There must be a payoff to Armageddon that we aren’t clever enough to understand. America spends an insane amount of money on our plan for nuclear destruction. We compete with other players for global control, but the contest for who pays for the best doomsday weapons has only two possible outcomes: the money is wasted or humanity is vaporized.
Asking taxpayers to spend billions to annihilate themselves seems a bit over the top even for our government, but fortunately there is a silver lining. Nuclear destruction is not one, but two opportunities.
Armageddon, a really expensive opportunity
A Congressional Budget Office report placed the cost of nuclear destruction at $400 billion over the next decade.1 That’s a lot to pay for Armageddon. The good thing about it is that if we ever make that decision we won’t need any more cash. Budgets will never matter again.
Best of all, we’ll finally get what we paid for.
America’s nuclear arsenal is old. We need to keep it current. It’s not just about spending on missiles, though the tab for ICBMs is $43 billion over 10 years.2 We also need nuclear submarines ($90 billion),3 bombers ($43 billion),4 and other tools to get the job done right.
We’re still comfortable with assured nuclear destruction to keep the peace. Assured means staying up to date. Does it also mean that escalating tensions and conflict over a political failure is a smart thing to do?
Another opportunity? Nuclear testosterone on Capitol Hill
Is Hillary Clinton a fair trade for Armageddon? Did Russia do anything worth resuming the Cold War? God help us if Obama didn’t see to it that we engaged in the same kind of cloak and dagger treachery Putin is accused of. Our last president threatened, but his threats had a habit of not going anywhere. Putin must have noticed.
We’ve heard some big, testosterone-laced talk on Russia from Democrats including California’s Scott Peters:
we do know that our freedom and democracy have been attacked, and that these actions warrant a formidable response that imposes tremendous costs on those responsible.5
What are these “tremendous costs?” They are a reaction to a January 6, 2017 National Intelligence report that warned:
We assess Moscow will apply lessons learned from its Putin-ordered campaign aimed at the US presidential election to future influence efforts worldwide, including against US allies and their election process.6
Turning the U.S. into a helpless victim is another throwback to the days of Obama when everyone was expected to play nice and we leaned on the world community when things got ugly. It’s too late to mount that “formidable response” but not too late for Democrats to blame Trump for Obama’s failures.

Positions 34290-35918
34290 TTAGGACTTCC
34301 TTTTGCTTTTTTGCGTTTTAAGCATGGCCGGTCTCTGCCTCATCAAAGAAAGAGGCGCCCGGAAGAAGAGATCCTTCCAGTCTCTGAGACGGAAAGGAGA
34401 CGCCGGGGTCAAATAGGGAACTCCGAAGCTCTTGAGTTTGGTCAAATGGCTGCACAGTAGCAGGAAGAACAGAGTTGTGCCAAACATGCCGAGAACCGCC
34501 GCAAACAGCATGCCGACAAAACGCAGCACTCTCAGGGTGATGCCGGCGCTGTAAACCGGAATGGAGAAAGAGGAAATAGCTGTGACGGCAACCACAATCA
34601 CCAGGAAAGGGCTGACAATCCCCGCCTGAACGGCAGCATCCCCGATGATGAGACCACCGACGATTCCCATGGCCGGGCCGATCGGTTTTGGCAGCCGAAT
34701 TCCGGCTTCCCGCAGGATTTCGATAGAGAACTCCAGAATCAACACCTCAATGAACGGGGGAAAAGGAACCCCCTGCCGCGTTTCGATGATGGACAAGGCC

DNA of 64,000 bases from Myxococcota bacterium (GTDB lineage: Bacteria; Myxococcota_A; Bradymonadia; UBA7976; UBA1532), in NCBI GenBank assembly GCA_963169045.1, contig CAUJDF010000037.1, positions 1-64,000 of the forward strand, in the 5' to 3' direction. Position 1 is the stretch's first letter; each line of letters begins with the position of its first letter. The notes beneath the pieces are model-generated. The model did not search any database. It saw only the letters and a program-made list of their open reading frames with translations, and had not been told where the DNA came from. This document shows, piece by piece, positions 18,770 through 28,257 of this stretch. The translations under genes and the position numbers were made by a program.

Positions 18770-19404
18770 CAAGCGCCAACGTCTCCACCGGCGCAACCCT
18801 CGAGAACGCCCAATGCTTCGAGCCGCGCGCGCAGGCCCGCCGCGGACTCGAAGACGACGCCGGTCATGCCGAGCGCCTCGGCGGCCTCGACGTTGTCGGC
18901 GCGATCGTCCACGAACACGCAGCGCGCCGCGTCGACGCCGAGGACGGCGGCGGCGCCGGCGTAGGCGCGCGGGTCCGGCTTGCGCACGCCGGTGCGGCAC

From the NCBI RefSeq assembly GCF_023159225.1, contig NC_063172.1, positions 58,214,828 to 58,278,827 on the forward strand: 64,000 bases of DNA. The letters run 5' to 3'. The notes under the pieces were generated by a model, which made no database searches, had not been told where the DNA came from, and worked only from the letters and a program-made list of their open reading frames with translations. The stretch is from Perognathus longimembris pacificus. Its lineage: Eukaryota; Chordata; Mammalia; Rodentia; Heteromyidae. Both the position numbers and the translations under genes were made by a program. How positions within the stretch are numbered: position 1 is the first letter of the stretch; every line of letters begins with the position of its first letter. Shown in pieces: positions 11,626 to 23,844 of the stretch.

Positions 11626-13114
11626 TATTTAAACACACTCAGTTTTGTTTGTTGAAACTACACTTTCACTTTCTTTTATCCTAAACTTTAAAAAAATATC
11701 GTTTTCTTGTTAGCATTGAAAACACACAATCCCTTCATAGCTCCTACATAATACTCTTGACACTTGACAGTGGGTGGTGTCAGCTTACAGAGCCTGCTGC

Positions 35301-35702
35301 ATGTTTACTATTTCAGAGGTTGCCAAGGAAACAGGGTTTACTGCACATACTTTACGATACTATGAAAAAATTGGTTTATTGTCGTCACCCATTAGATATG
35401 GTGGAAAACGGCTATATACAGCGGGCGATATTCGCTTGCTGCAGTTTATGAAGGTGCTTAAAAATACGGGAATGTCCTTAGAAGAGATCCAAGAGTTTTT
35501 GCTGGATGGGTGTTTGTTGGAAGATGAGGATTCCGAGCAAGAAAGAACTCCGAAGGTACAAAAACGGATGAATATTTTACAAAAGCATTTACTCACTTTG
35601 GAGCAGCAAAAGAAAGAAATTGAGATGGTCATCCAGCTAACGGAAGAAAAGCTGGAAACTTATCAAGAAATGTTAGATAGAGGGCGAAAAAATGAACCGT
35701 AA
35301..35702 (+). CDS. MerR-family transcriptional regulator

What the report doesn’t do is tell us how any of its findings justify another Cold War when we are perfectly capable of doing the same things to any nation we choose. Instead, we are engaging in inflammatory partisanship that makes us look weak while we tell the world about our plans for retaliation.
Bipartisan sham: how not to retaliate
One week before the inauguration, an uncomfortable mix of Democrats and Republicans including Dick Durbin (D-IL), John McCain (R-AZ), and Lindsey Graham (R-SC) proposed legislation to get even with Russia. Their “unequivocal response” to Putin acknowledged the lack of a policy on cyberattacks during the past eight years. Announcing that “Russia is no friend,”7 the Senators demanded accountability from a country that at one time seemed on course to be a U.S. friend, if not a part-time ally.
The announcement was a mistake, just like dangerous ruminations about Russia committing an act of war.8 We are turning our failure to respond covertly to covert attacks into a Cold War and if that isn’t enough, throwing in every Russian transgression the U.S. and international community have failed to respond to, from Syria to the Crimea.9
These are as good as any reasons to justify spending illions on our plan for nuclear destruction. Cyberattacks are cleaner and cheaper, but that’s not the direction the current rhetoric is taking. In an age where an incident like the downing of the Malaysia Airlines jetliner or a misstep by North Korea could lead to sudden, catastrophic saber rattling in the absence of productive diplomatic relations, we have to ask ourselves: is Hillary Clinton’s loss worth it?